Chief Cashin says cancer screenings successful

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Manchester Fire Chief Ryan Cashin on May 8, 2023. File Photo/Andrew Sylvia

MANCHESTER, NH – Fire Chief Ryan J. Cashin is proud to announce that the Department has completed the first phase of Firefighter Cancer Screenings.

“Due to the efforts of the Manchester Fire Department, Dartmouth Health, and Anthem Blue Cross Blue Shield, I can say that the screenings were successful. Due to this early screening program, one department member is cancer-free today,” he said. “Every day, the Manchester Fire Department responds to the citizens of this great city with the single purpose of saving lives. It is an honor to announce that we saved the life of one of our own members.”

Research shows that firefighters are also at increased risk of developing skin cancer as a likely result of the numerous chemicals that they are exposed to on the job and in their protective clothing. According to the IAFF, cancer is now the leading cause of death among firefighters and accounts for more than 65% of line-of-duty deaths recorded each year.

“The cancer screening pilot program between Dartmouth Health, Anthem, and the Manchester Fire Department was a success. As the data shows, firefighters are at a higher risk of developing cancer. This is a monumental first step in protecting those firefighters that protect our communities” stated the Manchester Professional Firefighters Association, IAFF Local 856.

“In keeping with the mission of Dartmouth Health, to provide the best possible care and the promotion of health initiatives throughout the communities of New Hampshire it serves, we have been proud to be part of this important pilot program of cancer screening for the Manchester Firefighters,” said Todd A. Noce, DO, Regional Medical Director of Radiology, Dartmouth Hitchcock Clinics Southern Region. “The duties of being a firefighter not only puts them in immediate risks of harm, but also long term health risk of cancer from repeated environmental exposures. To see that this screening program has already provided successful early detection of cancer to the members of the Manchester Fire Department is a testament to the importance of such a program and highlights the need to provide expanded cancer screening to fire departments throughout the state of New Hampshire.”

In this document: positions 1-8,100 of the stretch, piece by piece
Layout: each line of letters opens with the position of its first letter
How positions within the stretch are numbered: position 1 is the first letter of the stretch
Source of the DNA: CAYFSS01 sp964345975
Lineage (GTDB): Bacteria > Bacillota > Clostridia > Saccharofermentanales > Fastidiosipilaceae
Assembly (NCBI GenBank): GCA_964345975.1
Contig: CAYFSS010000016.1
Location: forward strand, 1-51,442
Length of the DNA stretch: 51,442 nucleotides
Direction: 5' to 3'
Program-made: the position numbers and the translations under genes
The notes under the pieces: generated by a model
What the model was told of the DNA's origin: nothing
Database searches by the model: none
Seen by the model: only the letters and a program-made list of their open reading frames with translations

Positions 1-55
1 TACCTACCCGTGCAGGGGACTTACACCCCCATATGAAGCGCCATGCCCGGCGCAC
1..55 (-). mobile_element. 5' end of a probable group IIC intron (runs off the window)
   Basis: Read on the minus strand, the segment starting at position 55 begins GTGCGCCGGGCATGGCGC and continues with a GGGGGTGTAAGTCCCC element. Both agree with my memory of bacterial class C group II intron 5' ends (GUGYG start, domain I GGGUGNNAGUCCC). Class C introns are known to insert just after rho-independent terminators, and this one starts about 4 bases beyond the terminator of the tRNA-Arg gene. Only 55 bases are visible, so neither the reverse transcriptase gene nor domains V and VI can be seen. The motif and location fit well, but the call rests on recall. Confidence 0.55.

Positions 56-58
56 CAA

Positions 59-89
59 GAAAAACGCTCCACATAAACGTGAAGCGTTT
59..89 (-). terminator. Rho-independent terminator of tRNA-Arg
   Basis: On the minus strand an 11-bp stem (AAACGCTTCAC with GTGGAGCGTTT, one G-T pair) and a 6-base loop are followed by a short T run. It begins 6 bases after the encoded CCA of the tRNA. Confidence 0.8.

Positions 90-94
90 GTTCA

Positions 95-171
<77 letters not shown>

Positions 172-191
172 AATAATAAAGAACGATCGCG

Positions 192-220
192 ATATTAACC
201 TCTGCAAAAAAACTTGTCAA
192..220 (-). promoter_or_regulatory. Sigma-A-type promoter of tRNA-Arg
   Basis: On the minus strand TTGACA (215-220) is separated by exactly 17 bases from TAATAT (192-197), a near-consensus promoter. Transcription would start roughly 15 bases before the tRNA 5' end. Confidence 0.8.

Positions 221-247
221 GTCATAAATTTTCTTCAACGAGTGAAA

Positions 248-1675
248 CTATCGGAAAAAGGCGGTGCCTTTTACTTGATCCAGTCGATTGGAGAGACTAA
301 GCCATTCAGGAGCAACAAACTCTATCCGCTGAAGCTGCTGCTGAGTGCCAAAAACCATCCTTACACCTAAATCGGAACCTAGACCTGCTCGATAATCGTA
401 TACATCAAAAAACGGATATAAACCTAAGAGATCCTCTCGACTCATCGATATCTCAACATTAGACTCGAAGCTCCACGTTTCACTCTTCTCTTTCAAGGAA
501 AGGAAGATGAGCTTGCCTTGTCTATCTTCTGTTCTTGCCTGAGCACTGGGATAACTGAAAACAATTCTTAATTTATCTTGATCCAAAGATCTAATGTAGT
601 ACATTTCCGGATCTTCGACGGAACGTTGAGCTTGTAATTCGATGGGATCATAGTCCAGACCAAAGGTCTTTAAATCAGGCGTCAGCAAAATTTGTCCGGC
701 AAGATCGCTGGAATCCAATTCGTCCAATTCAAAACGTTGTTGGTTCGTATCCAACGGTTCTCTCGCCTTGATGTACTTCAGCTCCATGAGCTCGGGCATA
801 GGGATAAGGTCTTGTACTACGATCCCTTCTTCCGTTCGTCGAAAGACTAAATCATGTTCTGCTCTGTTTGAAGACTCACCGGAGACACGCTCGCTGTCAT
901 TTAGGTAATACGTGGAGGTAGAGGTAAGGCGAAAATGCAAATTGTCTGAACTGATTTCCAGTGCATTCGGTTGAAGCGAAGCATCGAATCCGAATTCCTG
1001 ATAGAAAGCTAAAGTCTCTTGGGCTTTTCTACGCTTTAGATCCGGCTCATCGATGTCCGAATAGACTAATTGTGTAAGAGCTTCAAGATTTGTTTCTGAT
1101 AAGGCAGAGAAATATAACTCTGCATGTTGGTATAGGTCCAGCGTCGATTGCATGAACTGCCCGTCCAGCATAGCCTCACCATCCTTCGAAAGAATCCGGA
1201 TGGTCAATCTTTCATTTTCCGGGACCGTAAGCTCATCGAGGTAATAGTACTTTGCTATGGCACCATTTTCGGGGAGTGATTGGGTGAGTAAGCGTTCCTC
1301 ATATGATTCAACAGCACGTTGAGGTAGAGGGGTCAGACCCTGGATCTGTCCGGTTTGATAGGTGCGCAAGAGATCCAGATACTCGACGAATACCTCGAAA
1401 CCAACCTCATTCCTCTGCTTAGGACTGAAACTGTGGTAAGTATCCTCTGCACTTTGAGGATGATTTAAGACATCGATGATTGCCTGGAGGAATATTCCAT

“The City of Manchester stands with the Manchester Fire Department — and all our first responders — as they put their lives on the line to protect ours,” said Mayor Joyce Craig. “This first-in-the-state early cancer screening program is doing exactly what we had hoped, identifying cancer at an early stage, allowing for faster and more effective treatment. I applaud our partners at Dartmouth Health, Anthem Blue Cross and Blue Shield, and leadership at MFD who have made this program possible. I hope other cities, and the entire State of New Hampshire, adopt this program and invest in the health and well-being of firefighters.”

Results from screenings

  • 120 Firefighters received a Low Dose Lung CT Scan
  • 14 Lung RadS3 results, referred to Dartmouth Hitchcock Pulmonary for follow-up
  • 2 Lung RadS4A results, referred to Dartmouth Hitchcock Pulmonary for follow-up
  • 184 Firefighters received a Dermatology Screening
  • 22 firefighters have scheduled follow-up appointments with Dartmouth Hitchcock Dermatology


About this Author

Andrew Sylvia

Assistant EditorManchester Ink Link

Born and raised in the Granite State, Andrew Sylvia has written approximately 10,000 pieces over his career for outlets across Massachusetts, New Hampshire and Vermont. On top of that, he's a licensed notary and licensed to sell property, casualty and life insurance, he's been a USSF trained youth soccer and futsal referee for the past six years and he can name over 60 national flags in under 60 seconds according to that flag game app he has on his phone, which makes sense because he also has a bachelor's degree in geography (like Michael Jordan). He can also type over 100 words a minute on a good day.